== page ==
Previous studies have demonstrated that production of free radicals, an atom or atom group carrying an unpaired electron and no charge, increased in fatty livers after liver transplantation. This increase has been associated with liver graft injury and failure.
Polyphenols are efficient free radical and single oxygen scavengers, and green tea extracts inhibit lipid peroxidation in experimental animals and humans. Green tea contains high levels of polyphenols including catechin, epicatechin, gallocatechin, epigallocatechin, epicatechin gallate and gallocatechin gallate. Considerable epidemiological and experimental evidence shows beneficial effects of green tea extract in reducing the risk of heart disease and cancer, most likely due to the antioxidant property of polyphenols.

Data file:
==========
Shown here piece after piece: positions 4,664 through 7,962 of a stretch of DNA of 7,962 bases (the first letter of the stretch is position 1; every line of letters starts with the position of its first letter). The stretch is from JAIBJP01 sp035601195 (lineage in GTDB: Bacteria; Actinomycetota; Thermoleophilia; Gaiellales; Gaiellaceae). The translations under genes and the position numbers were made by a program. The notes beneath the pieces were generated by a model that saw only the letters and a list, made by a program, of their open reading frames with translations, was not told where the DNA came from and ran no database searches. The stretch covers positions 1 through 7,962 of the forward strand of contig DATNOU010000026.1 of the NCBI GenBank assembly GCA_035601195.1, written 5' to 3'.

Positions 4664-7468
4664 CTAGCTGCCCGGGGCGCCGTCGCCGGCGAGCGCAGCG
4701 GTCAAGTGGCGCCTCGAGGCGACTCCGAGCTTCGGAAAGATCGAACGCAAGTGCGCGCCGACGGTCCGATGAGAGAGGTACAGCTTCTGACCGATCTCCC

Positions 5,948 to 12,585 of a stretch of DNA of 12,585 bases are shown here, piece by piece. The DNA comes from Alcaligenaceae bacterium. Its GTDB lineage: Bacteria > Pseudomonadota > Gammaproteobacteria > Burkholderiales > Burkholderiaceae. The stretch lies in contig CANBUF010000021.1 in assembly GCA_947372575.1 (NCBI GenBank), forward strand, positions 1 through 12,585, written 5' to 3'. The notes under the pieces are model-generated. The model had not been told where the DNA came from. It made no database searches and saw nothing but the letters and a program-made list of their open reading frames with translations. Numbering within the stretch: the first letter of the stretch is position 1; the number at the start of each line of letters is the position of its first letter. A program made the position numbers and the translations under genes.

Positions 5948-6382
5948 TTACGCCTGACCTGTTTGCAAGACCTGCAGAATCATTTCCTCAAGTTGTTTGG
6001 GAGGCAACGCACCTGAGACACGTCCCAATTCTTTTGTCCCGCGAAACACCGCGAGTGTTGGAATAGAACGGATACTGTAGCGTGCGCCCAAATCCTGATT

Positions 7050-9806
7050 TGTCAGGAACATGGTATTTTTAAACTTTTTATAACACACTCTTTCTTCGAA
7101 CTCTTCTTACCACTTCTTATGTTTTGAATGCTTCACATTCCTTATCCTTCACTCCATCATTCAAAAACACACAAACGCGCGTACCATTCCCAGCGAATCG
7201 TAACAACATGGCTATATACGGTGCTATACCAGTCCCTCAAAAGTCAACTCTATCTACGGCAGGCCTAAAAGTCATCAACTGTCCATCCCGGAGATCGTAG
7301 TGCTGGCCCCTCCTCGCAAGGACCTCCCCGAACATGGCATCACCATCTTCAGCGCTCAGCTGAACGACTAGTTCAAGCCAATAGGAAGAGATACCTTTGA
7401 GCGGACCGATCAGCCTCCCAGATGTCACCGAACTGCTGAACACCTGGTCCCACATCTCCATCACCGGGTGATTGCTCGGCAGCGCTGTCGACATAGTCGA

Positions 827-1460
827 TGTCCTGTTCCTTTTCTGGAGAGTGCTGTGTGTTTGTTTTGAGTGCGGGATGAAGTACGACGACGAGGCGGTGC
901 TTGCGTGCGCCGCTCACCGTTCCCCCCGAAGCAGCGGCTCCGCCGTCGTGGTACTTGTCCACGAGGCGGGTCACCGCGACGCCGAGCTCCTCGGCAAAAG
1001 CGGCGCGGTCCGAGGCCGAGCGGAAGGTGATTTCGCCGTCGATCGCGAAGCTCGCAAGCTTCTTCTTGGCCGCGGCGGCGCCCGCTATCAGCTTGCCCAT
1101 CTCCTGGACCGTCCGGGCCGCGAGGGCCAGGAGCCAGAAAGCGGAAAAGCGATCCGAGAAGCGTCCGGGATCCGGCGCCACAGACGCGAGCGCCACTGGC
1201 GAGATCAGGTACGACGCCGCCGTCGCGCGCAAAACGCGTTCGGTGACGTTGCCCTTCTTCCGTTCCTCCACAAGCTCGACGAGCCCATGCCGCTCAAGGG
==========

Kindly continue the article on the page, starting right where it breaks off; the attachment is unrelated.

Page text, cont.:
Previous studies conducted by North Carolina researchers showed that the feeding of green tea extract dramatically decreased liver injury after warm ischemia/reperfusion, or the return of blood flow, in a rat model, indicating that green tea extract could be an effective therapy clinically to prevent hepatic injury in disease status where an inadequate supply of blood occurs, such as trauma, hemorrhagic shock and hepatic surgery including tumor resection and transplantation.